enter image description here Is it possible to get the direction of the longest side of a rectangle, in Qgis?

Is it possible to get the direction of the longest side of a rectangle in QGIS?

I know how to get the direction of a line layer. But I need to know the direction of a polygon. One could start at the center of a polygon and find the shortest way to the border by using a line and take the direction of this line, but I don't know how to draw this line automatically for 30000 polygons.

  • 1
    Do you have any experience programming in Python with the QGIS API? That might be the way to do it. Loop over the geometry of each feature, find the longest line, get its direction - all doable from Python.
    – Spacedman
    Commented Mar 28, 2017 at 15:35
  • @spacedman ... No I don't have any experience with programming Python. Do you have?
    – Ma Fo
    Commented Mar 28, 2017 at 16:00
  • You want the longest side of rectangle? A center point may be equidistant to 2+ edges (think of a square). I can make suggestions but it depends on the goal. Can you clarify the end goal? Commented Mar 28, 2017 at 16:40
  • How does this differ from gis.stackexchange.com/questions/233771/…
    – underdark
    Commented Mar 29, 2017 at 16:55

3 Answers 3


If you run the "Oriented Minimum Bounding Box" algorithm over your layer, you'll get a new angle field in your layer which indicates the angle of this minimum bounding box. I suspect that's what you require.


In QGIS 3.16+ there is a new function: main_angle() that makes things easier.


I have a way which might work just using QGIS vector operations and expressions. It finds the angle of the longest segment of polygon features.

In outline:

  • Convert the N polygon features to N linear features
  • Explode the N linear features to M simple line segments
  • The M simple line segments have an ID variable from the polygons. Select line segments with length not equal to the maximum length grouped by that ID and delete. That leaves just the longest simple line segment from each polygon.
  • Add an angle attribute to the remaining simple line segments using the atan2 function.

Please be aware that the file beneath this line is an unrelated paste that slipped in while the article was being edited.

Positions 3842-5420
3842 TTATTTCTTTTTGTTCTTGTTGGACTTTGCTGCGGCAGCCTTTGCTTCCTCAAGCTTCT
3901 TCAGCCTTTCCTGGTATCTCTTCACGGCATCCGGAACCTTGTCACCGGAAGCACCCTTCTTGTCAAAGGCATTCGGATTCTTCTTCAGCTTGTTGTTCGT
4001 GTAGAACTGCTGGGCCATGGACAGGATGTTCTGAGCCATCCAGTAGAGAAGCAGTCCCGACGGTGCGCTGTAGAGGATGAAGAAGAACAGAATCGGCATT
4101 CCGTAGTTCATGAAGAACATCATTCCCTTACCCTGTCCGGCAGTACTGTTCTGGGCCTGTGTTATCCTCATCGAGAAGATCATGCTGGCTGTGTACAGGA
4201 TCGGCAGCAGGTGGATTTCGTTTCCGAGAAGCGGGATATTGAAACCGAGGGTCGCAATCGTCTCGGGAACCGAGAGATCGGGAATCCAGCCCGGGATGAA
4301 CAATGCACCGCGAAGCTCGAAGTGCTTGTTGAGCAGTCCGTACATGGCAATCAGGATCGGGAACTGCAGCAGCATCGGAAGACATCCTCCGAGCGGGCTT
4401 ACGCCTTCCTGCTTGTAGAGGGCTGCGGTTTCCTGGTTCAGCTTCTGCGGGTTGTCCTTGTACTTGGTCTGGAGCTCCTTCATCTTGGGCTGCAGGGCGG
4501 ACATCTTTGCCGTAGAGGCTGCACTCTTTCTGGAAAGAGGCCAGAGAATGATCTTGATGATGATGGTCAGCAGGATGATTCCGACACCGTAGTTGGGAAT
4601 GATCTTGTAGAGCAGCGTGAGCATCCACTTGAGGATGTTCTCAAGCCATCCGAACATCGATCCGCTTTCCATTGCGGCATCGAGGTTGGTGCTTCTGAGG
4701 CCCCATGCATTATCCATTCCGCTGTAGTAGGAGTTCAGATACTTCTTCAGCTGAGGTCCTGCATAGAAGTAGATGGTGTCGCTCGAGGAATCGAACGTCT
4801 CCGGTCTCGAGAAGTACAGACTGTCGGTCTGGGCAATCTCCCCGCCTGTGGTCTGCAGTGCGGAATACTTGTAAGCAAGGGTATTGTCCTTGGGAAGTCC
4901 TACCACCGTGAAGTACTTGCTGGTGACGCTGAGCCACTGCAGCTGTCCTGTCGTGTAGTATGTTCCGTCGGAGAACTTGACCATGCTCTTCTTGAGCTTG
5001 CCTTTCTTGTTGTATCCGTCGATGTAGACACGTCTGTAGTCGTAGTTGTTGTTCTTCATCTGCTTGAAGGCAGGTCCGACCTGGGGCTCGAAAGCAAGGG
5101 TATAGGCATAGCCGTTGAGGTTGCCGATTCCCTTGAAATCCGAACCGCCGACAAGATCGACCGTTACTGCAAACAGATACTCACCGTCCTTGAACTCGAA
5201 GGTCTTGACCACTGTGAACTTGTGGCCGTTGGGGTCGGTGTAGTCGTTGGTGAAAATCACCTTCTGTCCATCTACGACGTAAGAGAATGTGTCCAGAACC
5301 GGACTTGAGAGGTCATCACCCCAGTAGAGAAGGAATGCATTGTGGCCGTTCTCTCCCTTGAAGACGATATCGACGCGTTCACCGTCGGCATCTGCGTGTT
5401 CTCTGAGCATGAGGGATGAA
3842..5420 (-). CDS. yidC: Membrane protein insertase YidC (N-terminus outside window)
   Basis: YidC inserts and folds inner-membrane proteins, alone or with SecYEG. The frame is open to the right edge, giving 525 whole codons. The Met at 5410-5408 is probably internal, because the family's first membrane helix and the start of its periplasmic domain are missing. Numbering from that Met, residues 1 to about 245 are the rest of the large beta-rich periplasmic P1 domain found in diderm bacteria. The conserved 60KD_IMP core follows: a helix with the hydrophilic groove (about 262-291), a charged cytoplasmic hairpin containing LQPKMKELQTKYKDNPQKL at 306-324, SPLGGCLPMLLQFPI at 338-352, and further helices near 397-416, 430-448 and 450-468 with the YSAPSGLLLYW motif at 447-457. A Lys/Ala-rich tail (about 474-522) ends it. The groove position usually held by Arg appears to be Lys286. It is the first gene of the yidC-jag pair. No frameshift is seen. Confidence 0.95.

• Join the polygon layer to the line segment layer on the ID attribute.

Now your polygon has a joined "angle" attribute which is the angle of the longest side (in radians).

That's the algorithm. The implementation follows:

You'll need "Polygons to lines" from the QGIS toolbox and then "Explode lines" from the toolbox for the first two steps.

To get the longest simple line segments grouped by "id" variable, do "Select by expression" and use: $length != maximum($length, "id") - your id variable might have another name, it needs to be unique per polygon. Apply that and you should have most of the simple line segments selected. Turn on editing for that layer and cut those features.

Create the angle column by adding a new attribute called "angle", and updating it with the following formula:

atan2(y_max($geometry) - y_min($geometry),x_max($geometry)-x_min($geometry))

Then switch editing off for that exploded layer and save.

Finally, use the polygon layer properties to create a Join from the polygons to the line segments, matching on the id attribute.

Look now at the attribute table of your polygons, and it should have the angle of the longest line segment from the joined line segment layer.

Note this is not dynamic so if you change the polygons it will not update properly, you'll have to start again. I suspect this workflow could be wrapped into a flow diagram....


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